I'm Materials Science student interested in using an RPi cluster for calculations of materials properties.

I'm very new to HPC but what I know about the RPI is that its processor is based on the ARM architecture which was initially intended for control and now we see this architecture on phone processors, but I don't know the limits I can push this type of cluster to, with heavy calculations. I also know that they will function as a means to devide the calculations in threads with the propiate parallel programing so I will not ask if they work as a single virtual machine, I understand it doesn't.

My question is if the RPi cluster performance ratio, while stacking, does keep increasing for heavy math calculations or any physics calculations; or if there is a point where the performance curve gets steady.

If anyone have used a RPi's clusters for Physics, Math or Chemistry calculations, how does it performs?

Thanks in advance.

1 Answer 1


If you're interested in learning the basics of how the RPi functions and how to do such tasks, the RPi is a great tool.

That being said, an RPi cluster has no chance in hell at defeating even a moderately recent i5 processor. Your laptop will probably serve you better than an RPi cluster for heavy computations.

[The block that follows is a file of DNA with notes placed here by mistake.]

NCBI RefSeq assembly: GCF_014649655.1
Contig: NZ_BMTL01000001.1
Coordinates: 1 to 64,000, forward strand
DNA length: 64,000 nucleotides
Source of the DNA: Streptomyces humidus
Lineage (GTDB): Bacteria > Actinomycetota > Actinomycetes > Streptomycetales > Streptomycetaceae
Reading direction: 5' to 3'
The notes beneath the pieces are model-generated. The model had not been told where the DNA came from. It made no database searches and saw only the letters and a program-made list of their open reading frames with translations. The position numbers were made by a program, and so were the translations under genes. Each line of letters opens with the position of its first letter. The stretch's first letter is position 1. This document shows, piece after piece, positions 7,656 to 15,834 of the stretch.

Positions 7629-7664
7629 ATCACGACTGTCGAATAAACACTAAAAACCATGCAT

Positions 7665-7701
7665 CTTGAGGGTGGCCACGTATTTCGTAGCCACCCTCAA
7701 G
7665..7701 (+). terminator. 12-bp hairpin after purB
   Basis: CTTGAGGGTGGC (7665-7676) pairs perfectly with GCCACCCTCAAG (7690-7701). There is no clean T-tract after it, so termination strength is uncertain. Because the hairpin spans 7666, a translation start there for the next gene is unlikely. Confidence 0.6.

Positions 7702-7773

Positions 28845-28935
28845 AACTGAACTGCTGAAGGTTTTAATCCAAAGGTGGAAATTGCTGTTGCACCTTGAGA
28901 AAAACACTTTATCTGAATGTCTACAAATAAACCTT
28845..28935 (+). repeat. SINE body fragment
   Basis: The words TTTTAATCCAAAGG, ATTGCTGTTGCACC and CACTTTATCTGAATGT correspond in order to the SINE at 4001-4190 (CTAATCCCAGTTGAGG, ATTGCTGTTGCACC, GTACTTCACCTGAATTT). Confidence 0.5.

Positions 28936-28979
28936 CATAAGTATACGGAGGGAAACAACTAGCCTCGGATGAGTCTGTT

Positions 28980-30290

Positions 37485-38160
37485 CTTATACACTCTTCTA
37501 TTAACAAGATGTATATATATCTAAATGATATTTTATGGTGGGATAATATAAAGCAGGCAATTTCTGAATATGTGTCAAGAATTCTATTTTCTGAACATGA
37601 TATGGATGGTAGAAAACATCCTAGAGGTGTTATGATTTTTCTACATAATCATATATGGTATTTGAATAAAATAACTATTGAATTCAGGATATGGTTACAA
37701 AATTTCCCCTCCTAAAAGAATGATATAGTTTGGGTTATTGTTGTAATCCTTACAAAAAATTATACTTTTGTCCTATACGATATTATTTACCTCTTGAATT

• Seconding this. RPI is great for a project to run a sensor network and to offload computation directly to a sensor. It can also be supremely useful to connect an older research tool to a network and allow remote data collection. However, it is not a serious computation platform, it has an impressive amount of power, but it is $35 after all . The most reasonable use I see for a true cluster is redundancy for long term installations.
    – crasic
    Dec 23, 2017 at 3:23
  • The main reason for asking was the price. I could stack 50 of them and enhance some of my work, and it would be way cheaper than a mixed CPU/GPU cluster. But if you are saying it is a no go, well I guess I'll have to invest in a more serious one. Thanks for the reply guys.
    – dbarcene
    Dec 23, 2017 at 16:43

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